Dear Brother:  What is the difference between Gill’s ‘free declaration of peace and pardon, righteousness, life and salvation to poor sinners’ and the ‘free offer’ and ‘duty faith’ of those who deny outright that Gill appealed to all men everywhere to repent and believe the gospel? The difference is that Gill keeps to the gospel as fulfilling what the law could not do, namely provide ‘free grace’. Modern harsh critics of Gill such as friends of the Banner of Truth and Reformation Today, cannot give up their trust in the law for salvation and sanctification. They start with preaching the gospel of duties until faith comes (sic!) and end with preaching sanctification and holiness through keeping the law. There is no room for free grace in their religion, though they might talk ever so much of ‘free offers’. These offers are not ‘free’ but rewards for sinners who exercise saints’ duties. In his essay Three Forms of Law, Maurice Roberts, speaking for the Banner of Truth Trust, divides the Old Testament law into parts that he believes have been abrogated and rejected and parts which have not, taking a midway position between New Covenant Theology and what he sees, quite wrongly, as Westminster Confession Theology. Roberts views part of the Law as still binding on both sinners and saints leaving the impression that therefore Christ has still not fulfilled it. He calls this binding part of the Mosaic Law the ‘Moral Law’, using a pagan, classical term. In his theory, Roberts argues that justification is merely an empty, formal declaration on the part of God which has nothing to do with the separation from the world which holiness and sanctification bring with it. This can only be obtained by law-keeping which means that God can never look upon us as truly sanctified in this life because we can only imperfectly sanctify ourselves by following the Moral Law.1 This is the legal gospel of most of the ‘free offer’ and ‘duty-faith’ community which are now infesting our Reformed churches. For them, the New Testament appears to be a closed book. Obviously, these modern Fullerites follow their favourite guru in rejecting the Biblical and Reformed teaching on justification and with it the essential doctrine of imputed righteousness.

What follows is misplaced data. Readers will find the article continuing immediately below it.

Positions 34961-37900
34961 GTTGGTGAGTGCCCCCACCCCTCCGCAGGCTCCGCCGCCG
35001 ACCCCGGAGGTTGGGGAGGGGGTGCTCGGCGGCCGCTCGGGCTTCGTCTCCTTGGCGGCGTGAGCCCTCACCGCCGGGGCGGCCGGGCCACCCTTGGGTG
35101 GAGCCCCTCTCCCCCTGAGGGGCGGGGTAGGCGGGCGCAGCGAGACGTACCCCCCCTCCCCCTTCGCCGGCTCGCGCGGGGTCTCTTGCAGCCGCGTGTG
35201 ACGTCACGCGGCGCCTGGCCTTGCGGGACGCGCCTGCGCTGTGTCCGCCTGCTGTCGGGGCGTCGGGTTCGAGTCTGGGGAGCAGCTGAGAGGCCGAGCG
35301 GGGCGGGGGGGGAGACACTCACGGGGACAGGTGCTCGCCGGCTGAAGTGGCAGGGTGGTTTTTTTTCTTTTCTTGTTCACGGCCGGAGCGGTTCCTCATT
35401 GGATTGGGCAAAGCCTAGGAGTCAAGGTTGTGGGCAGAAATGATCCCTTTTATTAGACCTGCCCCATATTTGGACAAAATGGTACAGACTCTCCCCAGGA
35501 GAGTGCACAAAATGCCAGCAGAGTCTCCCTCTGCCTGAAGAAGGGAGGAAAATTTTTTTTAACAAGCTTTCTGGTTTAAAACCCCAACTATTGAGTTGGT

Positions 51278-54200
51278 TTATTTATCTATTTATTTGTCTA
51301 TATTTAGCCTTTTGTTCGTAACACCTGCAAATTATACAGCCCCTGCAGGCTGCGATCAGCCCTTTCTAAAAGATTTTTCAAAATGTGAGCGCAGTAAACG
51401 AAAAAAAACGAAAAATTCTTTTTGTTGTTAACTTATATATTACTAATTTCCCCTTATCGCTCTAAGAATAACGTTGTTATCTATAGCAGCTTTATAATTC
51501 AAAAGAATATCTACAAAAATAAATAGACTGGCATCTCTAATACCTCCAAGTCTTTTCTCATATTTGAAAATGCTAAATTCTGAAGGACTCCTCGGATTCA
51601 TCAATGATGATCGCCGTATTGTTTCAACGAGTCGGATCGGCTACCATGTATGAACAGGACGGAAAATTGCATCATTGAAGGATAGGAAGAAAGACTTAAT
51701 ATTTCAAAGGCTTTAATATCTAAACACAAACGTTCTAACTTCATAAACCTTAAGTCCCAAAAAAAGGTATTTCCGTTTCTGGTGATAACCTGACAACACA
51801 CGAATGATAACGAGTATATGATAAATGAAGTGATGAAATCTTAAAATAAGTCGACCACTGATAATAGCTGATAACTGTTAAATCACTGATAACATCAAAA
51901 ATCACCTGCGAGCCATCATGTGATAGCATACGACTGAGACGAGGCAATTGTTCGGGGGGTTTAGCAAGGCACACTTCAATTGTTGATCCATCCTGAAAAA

1. See Roberts’ articles, Three Forms of Law, BOT Issue 519 and Godliness, Issue 472.